Bee on a dahlia flower
Plant dahlias with simple, open flowers to keep the bees happy [Photo: microcosmos/]

3. Tussock bellflower

When the tussock bellflower (Campanula carpatica) blooms, transforming the garden into a white or purple sea of flowers in summer, it looks like something out of a fairy tale. Aside from its beauty, this bee friendly flower is popular because it is undemanding, easy to care for and can also withstand temperatures below freezing without being damaged. Plus, its long flowering period and abundance of flowers brings joy to people and bees alike.

Purple tussock bellflower in bloom
The tussock bellflower transforms the garden into a sea of flowers [Photo: photowind/]

4. Verbena

Verbena (Verbena) is great for making flowering window boxes bee friendly. This flower, also known as vervain, is a true balcony classic that comes in a variety of colours and produces masses of bee-friendly flowers. What’s more, verbena, unlike many other balcony plants, is extremely robust against the weather. Vervain also makes a great bee-friendly ground cover.

White verbena flowers
Verbena is a bee-friendly classic for window boxes [Photo: Iva Vagnerova/]

5. Snapdragons

Snapdragons (Antirrhinum majus) are a joyful highlight in cottage gardens and are also becoming increasingly popular in modern garden designs. And no wonder! They require little care and can be grown not only in garden beds but also in containers and pots. Snapdragons form striking spikes of flowers that are uniquely vibrant – bumblebees in particular like to feast on the nectar hidden inside, but the flowers are also very popular with wild bees and honeybees.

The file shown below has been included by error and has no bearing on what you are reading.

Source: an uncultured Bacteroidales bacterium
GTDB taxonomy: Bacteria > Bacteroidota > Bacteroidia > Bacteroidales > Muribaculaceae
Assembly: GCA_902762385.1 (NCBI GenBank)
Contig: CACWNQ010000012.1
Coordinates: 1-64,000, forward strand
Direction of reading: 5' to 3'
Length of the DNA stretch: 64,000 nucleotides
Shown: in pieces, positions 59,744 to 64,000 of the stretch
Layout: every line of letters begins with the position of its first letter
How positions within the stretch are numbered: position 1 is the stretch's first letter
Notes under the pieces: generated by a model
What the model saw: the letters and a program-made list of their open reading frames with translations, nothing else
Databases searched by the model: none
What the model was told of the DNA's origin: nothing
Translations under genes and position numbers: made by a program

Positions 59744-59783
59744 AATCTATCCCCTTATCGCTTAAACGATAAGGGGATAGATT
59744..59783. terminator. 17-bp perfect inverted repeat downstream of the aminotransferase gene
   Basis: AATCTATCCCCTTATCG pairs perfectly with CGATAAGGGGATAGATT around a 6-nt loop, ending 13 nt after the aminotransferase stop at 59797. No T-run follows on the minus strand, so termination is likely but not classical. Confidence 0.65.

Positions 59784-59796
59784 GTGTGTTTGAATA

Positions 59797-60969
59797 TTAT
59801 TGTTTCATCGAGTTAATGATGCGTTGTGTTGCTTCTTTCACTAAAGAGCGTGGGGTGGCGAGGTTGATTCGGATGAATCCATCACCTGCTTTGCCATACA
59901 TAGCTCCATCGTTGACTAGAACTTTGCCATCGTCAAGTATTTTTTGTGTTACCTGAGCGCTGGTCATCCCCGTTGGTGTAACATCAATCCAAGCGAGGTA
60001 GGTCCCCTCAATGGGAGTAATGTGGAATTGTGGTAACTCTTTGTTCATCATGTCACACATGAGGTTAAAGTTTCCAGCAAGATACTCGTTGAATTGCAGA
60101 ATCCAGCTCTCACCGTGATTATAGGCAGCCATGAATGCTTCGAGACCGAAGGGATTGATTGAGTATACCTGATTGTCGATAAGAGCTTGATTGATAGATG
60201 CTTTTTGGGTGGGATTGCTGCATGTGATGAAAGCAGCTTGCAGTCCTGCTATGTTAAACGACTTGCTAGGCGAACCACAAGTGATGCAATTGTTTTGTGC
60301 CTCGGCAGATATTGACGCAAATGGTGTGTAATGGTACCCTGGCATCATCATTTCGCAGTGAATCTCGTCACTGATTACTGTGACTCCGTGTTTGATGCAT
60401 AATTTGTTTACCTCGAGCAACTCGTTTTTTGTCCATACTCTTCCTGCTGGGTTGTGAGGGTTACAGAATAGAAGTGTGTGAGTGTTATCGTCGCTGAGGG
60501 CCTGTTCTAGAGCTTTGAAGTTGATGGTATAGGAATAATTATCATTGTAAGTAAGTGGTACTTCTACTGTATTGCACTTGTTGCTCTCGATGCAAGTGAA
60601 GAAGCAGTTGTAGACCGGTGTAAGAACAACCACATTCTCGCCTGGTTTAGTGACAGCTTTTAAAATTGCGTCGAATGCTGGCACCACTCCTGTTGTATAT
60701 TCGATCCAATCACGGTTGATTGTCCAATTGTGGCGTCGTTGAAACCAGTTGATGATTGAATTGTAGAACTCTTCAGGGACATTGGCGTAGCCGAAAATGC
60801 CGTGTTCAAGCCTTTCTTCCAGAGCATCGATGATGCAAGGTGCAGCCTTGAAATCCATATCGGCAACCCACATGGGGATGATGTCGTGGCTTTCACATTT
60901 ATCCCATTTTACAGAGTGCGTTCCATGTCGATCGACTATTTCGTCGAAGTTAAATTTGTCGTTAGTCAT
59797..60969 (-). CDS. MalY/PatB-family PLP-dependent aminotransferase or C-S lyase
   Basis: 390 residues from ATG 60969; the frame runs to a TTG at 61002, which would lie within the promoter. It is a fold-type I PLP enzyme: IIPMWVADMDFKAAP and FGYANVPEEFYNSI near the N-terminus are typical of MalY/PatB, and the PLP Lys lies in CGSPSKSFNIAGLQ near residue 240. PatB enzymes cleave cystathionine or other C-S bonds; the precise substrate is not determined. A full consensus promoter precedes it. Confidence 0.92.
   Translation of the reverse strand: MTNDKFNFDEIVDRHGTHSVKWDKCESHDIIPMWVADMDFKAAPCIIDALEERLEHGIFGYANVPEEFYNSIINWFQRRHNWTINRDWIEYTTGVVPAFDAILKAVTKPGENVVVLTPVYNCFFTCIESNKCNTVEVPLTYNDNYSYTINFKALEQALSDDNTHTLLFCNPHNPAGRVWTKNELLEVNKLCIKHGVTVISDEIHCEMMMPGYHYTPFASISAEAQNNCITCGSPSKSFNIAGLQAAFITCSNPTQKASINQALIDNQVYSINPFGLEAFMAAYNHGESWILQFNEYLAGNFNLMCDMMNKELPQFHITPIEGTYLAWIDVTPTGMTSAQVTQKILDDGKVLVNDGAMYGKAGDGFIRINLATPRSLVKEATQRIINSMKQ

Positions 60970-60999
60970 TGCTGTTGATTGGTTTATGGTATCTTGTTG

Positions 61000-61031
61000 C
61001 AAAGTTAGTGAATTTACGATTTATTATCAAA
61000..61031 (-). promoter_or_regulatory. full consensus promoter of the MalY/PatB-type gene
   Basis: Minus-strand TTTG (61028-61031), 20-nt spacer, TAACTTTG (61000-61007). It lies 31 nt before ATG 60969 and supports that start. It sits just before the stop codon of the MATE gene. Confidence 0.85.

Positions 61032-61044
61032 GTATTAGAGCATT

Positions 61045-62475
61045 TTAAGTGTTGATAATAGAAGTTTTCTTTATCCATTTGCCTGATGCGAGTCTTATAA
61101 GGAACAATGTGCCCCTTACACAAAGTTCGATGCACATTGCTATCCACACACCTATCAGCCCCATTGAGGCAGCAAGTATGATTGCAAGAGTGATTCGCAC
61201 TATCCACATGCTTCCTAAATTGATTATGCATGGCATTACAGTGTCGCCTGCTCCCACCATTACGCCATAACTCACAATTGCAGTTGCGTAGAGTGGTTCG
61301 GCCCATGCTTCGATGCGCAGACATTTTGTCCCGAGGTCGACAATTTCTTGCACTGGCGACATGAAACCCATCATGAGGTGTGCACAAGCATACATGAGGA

Snapdragon in bloom with pink flower spike
Snapdragons are particularly popular with bumblebees [Photo: peerayut /]

6. White stonecrop

White stonecrop (Sedum album) can be found in lots of gardens. After all, the succulent plant requires almost no care, tolerates drought and heat, and is extremely frost-hardy. The contrast between its simple white to light pink flowers and matt red leaves make white stonecrop an elegant addition to any garden. What’s more, this carpet-like perennial is also ideal for bee pastures.

Pink stonecrop flower with butterfly and bee
White stonecrop attracts a lot of beneficial insects [Photo: sasimoto/]

7. Lavender

Lavender (Lavandula angustifolia) is a perennial favourite for adding a touch of the Mediterranean to balconies or gardens. This plant not only has an enticing scent and beautiful violet flowers, but it is also easy to care for, not to mention its use as a medicinal plant and its edible flowers. Growing lavender for bees is very beneficial as it provides plenty of food from June to August.

Bee on lavender